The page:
Elizabeth Bishop and Robert Mitchell may seem fairly unremarkable names, however both of them died of fright after encounters with ghosts.
In my book “Real Christmas Ghost Stories” I researched not traditional stories of Christmas hauntings but stories that took place around Christmas time. One of the real stories in my book took place just a few days before Christmas 1856, when Robert Mitchell (aged 15) visited two friends at a farmhouse near Alfreton, Derbyshire.
As the night became late the discussion turned to ghosts and particularly the hauntings of the farm. Quite scared of the stories, Mitchell unknowing that his two friends were about to play a trick that would cost him his life, left the house to walk home in the winter’s dark.
After leaving the farmhouse, one of Mitchell’s friend dressed in a white cloth “appeared” in the lane ahead. As Mitchell approached the ‘ghost’ his friend gave out a groan and then ran off.
The inquest reported, “He (Mitchell) was all of a tremble, looked white, and stared wildly and on being interrogated by his father related what had occurred, though he did not believe it to be Percival (his friend) and he could not remember how he got home.”
Robert Mitchell then deteriorated and refused to eat and went to bed. The next day he began vomiting and complained of a pain in his throat. Through the following day he became worse and raved in his bed about what had happened, sadly dying the evening after. An inquest into Mitchell’s death charged Percival with manslaughter but a year later no sentence was given as it was a practical joke gone wrong.
In 1894, this time in Misterton, Somerset a large inquest was held into the death of Elizabeth Bishop, a 17 year old girl who died after witnessing the ghost of the Captain who had died when his ship sunk in the Bristol Channel.
The story began the week before Christmas 1893, when Elizabeth fell ill at the home in which she was in service. Worried about her condition, Elizabeth’s mistress sent her back to her parent’s house. She had only been home for a day when she complained of suffering from a bad cold and went to bed. The next day she intended to visit her local Doctor’s surgery but instead stayed in bed and by the night she was delirious. She began scream out in fear and said she was frightened, by half past nine the following morning she was dead.
The mother of Elizabeth testified, “About ten o’clock her husband woke her and said that the deceased was dreaming. Witness got out of bed and heard deceased scream. Went into her room and found her senseless. She did not open her eyes nor speak afterwards. There was no repetition of the screaming.”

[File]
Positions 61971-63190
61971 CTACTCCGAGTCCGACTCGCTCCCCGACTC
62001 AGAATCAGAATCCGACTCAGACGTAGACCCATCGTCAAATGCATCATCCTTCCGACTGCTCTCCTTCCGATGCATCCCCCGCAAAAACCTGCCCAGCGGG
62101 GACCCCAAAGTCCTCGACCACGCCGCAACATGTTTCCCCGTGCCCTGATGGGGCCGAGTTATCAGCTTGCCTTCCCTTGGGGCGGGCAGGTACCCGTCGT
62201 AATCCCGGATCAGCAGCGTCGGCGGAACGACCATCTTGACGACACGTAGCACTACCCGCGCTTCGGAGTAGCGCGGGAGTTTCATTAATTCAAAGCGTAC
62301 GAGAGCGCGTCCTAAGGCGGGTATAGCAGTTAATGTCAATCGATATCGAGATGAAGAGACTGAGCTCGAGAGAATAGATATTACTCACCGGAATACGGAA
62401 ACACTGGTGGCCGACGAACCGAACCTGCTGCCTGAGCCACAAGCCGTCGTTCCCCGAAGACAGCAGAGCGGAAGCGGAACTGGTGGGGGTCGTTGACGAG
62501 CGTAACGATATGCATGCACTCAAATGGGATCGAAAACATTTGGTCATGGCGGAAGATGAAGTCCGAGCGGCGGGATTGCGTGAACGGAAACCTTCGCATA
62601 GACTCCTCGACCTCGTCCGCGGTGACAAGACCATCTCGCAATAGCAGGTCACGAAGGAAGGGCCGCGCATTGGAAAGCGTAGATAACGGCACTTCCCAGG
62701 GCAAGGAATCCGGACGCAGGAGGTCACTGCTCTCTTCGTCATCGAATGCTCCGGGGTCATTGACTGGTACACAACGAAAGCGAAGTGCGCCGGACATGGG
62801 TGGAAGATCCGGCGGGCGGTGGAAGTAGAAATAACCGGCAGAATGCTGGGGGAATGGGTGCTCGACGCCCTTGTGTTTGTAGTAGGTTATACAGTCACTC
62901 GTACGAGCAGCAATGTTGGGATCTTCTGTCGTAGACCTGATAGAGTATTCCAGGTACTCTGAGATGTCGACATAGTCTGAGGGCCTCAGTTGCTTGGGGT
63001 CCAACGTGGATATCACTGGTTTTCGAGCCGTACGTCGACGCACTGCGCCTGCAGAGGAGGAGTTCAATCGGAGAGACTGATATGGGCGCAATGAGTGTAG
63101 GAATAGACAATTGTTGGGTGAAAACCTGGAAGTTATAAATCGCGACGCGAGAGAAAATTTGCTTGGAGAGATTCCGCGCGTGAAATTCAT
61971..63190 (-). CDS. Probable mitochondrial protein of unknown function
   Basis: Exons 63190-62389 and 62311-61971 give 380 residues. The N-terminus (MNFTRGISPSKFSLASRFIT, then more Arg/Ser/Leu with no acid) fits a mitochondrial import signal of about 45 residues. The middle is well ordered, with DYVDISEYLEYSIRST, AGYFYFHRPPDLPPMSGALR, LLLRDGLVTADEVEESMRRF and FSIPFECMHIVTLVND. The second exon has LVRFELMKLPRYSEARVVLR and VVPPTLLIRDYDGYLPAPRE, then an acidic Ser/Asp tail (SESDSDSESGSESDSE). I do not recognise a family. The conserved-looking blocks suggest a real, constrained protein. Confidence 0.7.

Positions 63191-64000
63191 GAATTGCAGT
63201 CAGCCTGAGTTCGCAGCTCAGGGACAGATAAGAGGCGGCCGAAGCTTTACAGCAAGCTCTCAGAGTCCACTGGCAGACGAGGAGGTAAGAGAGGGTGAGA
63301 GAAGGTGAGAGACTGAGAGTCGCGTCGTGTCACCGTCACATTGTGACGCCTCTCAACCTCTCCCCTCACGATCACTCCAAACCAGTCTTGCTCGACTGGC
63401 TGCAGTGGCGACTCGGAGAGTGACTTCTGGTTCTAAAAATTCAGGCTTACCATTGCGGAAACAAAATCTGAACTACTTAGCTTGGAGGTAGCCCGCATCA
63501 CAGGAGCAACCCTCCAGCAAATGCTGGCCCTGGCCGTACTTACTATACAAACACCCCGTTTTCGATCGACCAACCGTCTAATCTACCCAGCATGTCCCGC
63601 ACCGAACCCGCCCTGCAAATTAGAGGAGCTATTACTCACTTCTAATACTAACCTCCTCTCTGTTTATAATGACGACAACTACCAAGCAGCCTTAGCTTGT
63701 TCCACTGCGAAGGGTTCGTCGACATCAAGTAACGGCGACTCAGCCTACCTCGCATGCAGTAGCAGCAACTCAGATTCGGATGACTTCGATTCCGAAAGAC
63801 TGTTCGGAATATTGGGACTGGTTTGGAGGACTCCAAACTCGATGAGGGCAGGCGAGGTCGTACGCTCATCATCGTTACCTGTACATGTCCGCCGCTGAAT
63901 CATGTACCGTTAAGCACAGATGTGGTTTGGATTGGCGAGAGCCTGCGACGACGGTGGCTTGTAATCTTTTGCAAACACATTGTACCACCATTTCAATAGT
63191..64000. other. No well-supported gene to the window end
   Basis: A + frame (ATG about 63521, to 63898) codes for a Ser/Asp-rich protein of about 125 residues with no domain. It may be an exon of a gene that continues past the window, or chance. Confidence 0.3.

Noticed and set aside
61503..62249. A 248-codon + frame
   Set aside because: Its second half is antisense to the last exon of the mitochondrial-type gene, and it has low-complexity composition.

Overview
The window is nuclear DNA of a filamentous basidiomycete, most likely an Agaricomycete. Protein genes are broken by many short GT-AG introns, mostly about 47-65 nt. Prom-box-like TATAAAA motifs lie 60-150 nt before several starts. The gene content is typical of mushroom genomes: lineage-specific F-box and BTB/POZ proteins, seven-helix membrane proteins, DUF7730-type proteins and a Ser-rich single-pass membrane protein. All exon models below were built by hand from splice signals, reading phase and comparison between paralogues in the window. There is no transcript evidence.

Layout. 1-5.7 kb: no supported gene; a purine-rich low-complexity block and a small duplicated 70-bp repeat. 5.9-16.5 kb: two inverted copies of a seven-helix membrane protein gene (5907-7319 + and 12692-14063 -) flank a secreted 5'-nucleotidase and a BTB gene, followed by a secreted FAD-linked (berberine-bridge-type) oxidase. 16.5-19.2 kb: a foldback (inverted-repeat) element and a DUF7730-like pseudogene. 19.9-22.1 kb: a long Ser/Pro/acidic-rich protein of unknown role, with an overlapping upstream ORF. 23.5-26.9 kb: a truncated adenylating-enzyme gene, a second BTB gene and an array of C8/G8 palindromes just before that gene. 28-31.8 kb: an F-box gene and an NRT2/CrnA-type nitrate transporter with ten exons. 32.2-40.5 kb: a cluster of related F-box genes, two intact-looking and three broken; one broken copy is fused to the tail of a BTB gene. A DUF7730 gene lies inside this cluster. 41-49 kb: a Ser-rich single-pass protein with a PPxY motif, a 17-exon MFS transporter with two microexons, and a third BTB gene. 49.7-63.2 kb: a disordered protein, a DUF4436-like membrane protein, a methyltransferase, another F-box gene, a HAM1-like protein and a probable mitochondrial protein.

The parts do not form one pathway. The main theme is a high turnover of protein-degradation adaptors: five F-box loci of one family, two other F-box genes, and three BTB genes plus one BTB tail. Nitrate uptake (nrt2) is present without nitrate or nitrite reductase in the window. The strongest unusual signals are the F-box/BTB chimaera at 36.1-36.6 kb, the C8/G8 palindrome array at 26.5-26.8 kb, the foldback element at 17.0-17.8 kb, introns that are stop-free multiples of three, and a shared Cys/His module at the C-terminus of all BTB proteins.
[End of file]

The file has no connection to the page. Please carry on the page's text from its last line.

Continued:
The Doctor who visited her at night also witnessed incredible behaviour by Elizabeth, “He arrived at the house about quarter to twelve on Sunday night. Deceased was then perfectly sensible. She could not speak, but evidently understood what was said to her. She was making a noise – half groaning and half screaming – through her teeth. When he told her to stop the noise she did so.”
The Doctor checked her vital signs and did not believe Elizabeth to be in an danger except for severe fright caused by an incident while she was in service. Dr Worth told the inquest, “I understood that about a month ago the sailing ship “Olive Branch” was lost, the brother of her master at Lyme Regis being the captain. Deceased heard a great deal about it, and on one occasion, when she was left alone in the house, she saw the shadow of a man on the blind. She took it to be the ghost of the captain of the “Olive Branch”. That frightened her so much that her master and mistress could not get her out of the room for a long time. Since then she had several times at night said that she had seen the ghost of her cousin who had been dead about two years.”
The inquest’s final conclusion was that Elizabeth had died of severe fright that caused heart failure.
Within the space of a hundred years so much has changed in how as a society we approach the sighting of a ghost. My research into “Ghost Mobs” of the Victorian era, has shown the brutal violence of large gangs of people committing near riot violence on the streets of London after the appearance of a ghost. And yet now people are more than happy to pay £7 for a tour with the hope of witnessing a spectre.
However it is only in the last fourteen(ish) years that mentioning to friends or family that you have experienced something ghostly has become more accepted rather than ridiculed. It is easy to say that this is due to the “Most Haunted” TV show and the like, but I believe that it is far more than that. Since the turn of the Millennium there has been a subtle paradigm shift in the acceptance of the “otherworld” – society is splitting diversely more than ever into sceptic or believer, with the in-between being the most uncomfortable place to be. The last fourteen years have seen the globalisation of the news, so that something that happened in Japan, is now something you read in the palm of your hand within minutes of it happening. This affects us mentally, whether we realise it or not – 911, the 2004 Tsunami and the recent Japanese Tsunami have changed the global consciousness and this has lead to the polarisation of belief in the afterlife as we try to understand these horrors.